George Dixon by Jason WindersOn September 6, 1892, a diminutive Black prizefighter brutally dispatched an overmatched white hope in the New Orleans Carnival of Champions boxing tournament. That victory sparked celebrations across Black communities nationwide but fostered unease among sporting fans and officials, delaying public acceptance of mixed-race fighting for half a century. This turn echoed the nation's disintegrating relations between whites and Blacks and foreshadowed America's embrace of racial segregation. In this work of sporting and social history we have a biography of Canadian-born, Boston-raised boxer George Dixon (1870-1908), the first Black world champion of any sport and the first Black world boxing champion in any division. George Dixon: The Short Life of Boxing's First Black World Champion, 1870-1908 chronicles the life of the most consequential Black athlete of the nineteenth century and details for the first time his Carnival appearance, perhaps the most significant bout involving a Black fighter until Jack Johnson began his reign in 1908. Yet despite his triumphs, Dixon has been lost to history, overshadowed by Black athletes whose activism against white supremacy far exceeded his own. George Dixon reveals the story of a man trapped between the white world he served and the Black world that worshipped him. By ceding control to a manipulative white promoter, Dixon was steered through the white power structure of Gilded Age prizefighting, becoming world famous and one of North America's richest Black men. Unable to hold on to his wealth, however, and battered by his vices, a depleted Dixon was abandoned by his white supporters just as the rising tide of Jim Crow limited both his prospects and the freedom of Blacks nationwide.
Publication Date: 2021-09-13
A Matter of Moral Justice by Jenny CarsonA long-overlooked group of workers and their battle for rights and dignity Like thousands of African American women, Charlotte Adelmond and Dollie Robinson worked in New York's power laundry industry in the 1930s. Jenny Carson tells the story of how substandard working conditions, racial and gender discrimination, and poor pay drove them to help unionize the city's laundry workers. Laundry work opened a door for African American women to enter industry, and their numbers allowed women like Adelmond and Robinson to join the vanguard of a successful unionization effort. But an affiliation with the powerful Congress of Industrial Organizations (CIO) transformed the union from a radical, community-based institution into a bureaucratic organization led by men. It also launched a difficult battle to secure economic and social justice for the mostly women and people of color in the plants. As Carson shows, this local struggle highlighted how race and gender shaped worker conditions, labor organizing, and union politics across the country in the twentieth century. Meticulous and engaging, A Matter of Moral Justice examines the role of African American and radical women activists and their collisions with labor organizing and union politics.
Publication Date: 2021-07-13
William Greaves : filmmaking as mission by MacDonald, Scott & Stewart, Jacqueline NajumaWilliam Greaves is one of the most significant and compelling American filmmakers of the past century. Best known for his experimental film about its own making, Symbiopsychotaxiplasm: Take One, Greaves was an influential independent documentary filmmaker who produced, directed, shot, and edited more than a hundred films on a variety of social issues and on key African American figures ranging from Muhammad Ali to Ralph Bunche to Ida B. Wells. A multitalented artist, his career also included stints as a songwriter, a member of the Actors Studio, and, during the late 1960s, a producer and cohost of Black Journal, the first national television show focused on African American culture and politics. This volume provides the first comprehensive overview of Greaves's remarkable career. It brings together a wide range of material, including a mix of incisive essays from critics and scholars, Greaves's own writings, an extensive meta-interview with Greaves, conversations with his wife and collaborator Louise Archambault Greaves and his son David, and a critical dossier on Symbiopsychotaxiplasm. Together, they illuminate Greaves's mission to use filmmaking as a tool for transforming the ways African Americans were perceived by others and the ways they saw themselves. This landmark book is an essential resource on Greaves's work and his influence on independent cinema and African-American culture"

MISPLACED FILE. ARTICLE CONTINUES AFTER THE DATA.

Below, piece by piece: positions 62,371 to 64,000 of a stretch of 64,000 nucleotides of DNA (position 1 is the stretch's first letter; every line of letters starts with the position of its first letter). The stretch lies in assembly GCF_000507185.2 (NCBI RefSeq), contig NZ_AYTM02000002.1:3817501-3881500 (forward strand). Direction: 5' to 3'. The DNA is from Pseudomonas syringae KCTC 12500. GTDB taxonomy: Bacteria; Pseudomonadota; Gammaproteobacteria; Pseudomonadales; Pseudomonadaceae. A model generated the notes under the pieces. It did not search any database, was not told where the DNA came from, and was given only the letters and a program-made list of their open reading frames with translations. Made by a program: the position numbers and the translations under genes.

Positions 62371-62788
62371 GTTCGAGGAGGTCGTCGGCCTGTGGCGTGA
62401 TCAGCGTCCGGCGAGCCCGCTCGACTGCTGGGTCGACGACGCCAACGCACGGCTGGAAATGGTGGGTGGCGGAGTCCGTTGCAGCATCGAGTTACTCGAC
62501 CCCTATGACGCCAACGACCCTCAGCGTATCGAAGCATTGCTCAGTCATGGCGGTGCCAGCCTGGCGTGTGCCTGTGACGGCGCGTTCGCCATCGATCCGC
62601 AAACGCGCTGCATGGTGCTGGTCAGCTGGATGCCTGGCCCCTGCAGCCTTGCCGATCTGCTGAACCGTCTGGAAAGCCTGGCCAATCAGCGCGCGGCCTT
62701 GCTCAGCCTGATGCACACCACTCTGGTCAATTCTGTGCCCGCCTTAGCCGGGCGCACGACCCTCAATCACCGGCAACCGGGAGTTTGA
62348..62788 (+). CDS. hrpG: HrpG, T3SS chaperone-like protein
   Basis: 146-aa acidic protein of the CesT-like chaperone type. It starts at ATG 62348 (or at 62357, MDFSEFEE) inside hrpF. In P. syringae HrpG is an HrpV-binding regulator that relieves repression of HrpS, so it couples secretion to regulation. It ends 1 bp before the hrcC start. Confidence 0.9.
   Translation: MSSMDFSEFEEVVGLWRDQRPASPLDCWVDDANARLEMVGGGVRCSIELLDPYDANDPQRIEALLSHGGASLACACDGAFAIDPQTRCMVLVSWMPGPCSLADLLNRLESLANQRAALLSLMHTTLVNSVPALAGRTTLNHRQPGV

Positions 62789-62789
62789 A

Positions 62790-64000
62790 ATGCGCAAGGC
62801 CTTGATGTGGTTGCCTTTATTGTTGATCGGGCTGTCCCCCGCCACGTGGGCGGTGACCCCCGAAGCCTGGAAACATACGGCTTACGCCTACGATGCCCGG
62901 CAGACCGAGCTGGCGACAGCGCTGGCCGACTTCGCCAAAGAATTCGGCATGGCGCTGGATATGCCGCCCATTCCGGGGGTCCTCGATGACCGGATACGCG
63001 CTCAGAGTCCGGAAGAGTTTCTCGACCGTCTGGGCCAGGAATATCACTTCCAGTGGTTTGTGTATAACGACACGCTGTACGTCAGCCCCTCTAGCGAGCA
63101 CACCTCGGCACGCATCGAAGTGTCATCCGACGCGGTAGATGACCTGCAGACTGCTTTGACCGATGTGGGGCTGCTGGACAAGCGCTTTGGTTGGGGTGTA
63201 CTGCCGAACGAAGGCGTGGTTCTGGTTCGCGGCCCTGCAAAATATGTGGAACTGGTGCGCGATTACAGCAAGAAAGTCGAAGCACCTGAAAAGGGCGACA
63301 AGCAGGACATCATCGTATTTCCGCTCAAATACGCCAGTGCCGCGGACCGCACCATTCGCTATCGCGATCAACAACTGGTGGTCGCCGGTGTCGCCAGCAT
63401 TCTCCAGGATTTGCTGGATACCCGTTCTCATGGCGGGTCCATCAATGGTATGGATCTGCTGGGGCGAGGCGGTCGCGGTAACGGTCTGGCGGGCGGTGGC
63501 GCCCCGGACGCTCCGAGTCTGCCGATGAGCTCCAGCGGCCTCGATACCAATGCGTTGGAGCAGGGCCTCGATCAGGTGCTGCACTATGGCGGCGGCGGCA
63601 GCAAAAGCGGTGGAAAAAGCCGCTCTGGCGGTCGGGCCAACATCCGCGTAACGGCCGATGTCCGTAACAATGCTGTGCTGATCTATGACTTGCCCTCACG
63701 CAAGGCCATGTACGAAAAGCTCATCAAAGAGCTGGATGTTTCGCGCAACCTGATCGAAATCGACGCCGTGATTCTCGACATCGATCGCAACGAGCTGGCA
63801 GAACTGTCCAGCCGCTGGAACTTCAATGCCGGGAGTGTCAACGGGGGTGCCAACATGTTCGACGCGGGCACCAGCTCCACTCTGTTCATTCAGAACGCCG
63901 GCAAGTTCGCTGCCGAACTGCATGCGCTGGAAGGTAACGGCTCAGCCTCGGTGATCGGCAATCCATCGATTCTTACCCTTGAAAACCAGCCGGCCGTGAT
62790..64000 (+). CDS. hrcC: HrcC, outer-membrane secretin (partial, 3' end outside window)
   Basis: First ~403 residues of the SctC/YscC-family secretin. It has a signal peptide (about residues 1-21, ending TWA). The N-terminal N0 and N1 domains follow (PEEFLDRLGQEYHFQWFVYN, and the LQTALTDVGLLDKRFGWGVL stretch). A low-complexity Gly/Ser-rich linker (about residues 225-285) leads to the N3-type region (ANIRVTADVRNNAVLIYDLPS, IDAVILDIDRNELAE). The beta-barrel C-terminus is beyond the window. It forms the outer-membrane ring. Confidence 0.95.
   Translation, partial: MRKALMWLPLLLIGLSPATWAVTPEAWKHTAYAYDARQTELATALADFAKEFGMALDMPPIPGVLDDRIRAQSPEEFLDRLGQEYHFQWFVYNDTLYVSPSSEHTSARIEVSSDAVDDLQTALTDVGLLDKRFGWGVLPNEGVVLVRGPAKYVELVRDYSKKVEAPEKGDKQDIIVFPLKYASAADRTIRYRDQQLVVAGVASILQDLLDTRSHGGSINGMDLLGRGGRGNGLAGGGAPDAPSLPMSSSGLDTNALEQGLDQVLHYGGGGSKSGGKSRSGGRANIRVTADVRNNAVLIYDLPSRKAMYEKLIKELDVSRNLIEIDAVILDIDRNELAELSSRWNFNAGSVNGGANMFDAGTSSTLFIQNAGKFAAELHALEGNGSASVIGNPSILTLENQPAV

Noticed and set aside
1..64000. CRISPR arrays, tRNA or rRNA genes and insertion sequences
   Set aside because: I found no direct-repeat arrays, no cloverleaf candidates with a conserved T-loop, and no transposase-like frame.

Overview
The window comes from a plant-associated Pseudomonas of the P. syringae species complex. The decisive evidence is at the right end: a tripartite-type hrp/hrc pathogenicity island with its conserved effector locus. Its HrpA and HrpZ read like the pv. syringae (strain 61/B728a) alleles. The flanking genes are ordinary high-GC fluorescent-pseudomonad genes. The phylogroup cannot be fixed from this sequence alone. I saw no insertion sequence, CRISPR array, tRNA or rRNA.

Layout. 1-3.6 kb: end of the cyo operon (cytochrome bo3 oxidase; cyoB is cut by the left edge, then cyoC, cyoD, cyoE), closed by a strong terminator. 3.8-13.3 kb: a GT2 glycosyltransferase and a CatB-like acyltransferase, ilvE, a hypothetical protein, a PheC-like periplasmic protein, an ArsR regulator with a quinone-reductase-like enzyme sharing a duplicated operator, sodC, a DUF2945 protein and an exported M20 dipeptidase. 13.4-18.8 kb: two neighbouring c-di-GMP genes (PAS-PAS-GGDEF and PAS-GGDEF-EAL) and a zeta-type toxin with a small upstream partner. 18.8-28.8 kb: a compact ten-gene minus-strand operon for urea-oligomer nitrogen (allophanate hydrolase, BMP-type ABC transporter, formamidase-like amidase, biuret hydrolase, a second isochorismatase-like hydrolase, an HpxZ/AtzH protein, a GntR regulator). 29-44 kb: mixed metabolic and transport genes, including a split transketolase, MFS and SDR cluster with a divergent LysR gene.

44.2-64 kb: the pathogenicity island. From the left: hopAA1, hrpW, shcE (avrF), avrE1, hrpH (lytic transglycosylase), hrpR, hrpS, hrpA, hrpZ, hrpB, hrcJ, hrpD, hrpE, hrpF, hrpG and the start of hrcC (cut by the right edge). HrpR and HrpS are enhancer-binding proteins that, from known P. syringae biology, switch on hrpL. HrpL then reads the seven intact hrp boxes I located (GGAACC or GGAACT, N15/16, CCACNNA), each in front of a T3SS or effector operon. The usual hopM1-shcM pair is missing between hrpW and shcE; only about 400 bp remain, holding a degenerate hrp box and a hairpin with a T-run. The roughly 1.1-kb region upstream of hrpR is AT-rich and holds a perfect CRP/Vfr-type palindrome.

Publication Date: 2021
Traveling Black by Mia BayA riveting, character-rich account of racial segregation in America that reveals just how central travel restrictions were to the creation of Jim Crow laws--and why "traveling Black" has been at the heart of the quest for racial justice ever since.Why have white supremacists and civil rights activists been so focused on Black mobility? From Plessy v. Ferguson to #DrivingWhileBlack, African Americans have fought for over a century to move freely around the United States. Curious as to why so many cases contesting the doctrine of "separate but equal" involved trains and buses, Mia Bay went back to the sources with some basic questions: How did travel segregation begin? Why were so many of those who challenged it in court women? How did it move from one form of transport to another, and what was it like to be caught up in this web of contradictory rules?From stagecoaches, steamships, and trains to buses, cars, and planes, Traveling Black explores when, how, and why racial restrictions took shape and brilliantly portrays what it was like to live with them. "There is not in the world a more disgraceful denial of human brotherhood than the 'Jim Crow' car of the southern United States," W. E. B. Du Bois famously declared. Bay unearths troves of supporting evidence, rescuing forgotten stories of undaunted passengers who made it back home despite being insulted, stranded, re-routed, and ignored.Black travelers never stopped challenging these humiliations and insisting on justice in the courts. Traveling Black upends our understanding of Black resistance, documenting a sustained fight that falls outside the traditional boundaries of the Civil Rights Movement. A masterpiece of scholarly and human insight, this book helps explain why the long, unfinished journey to racial equality so often takes place on the road.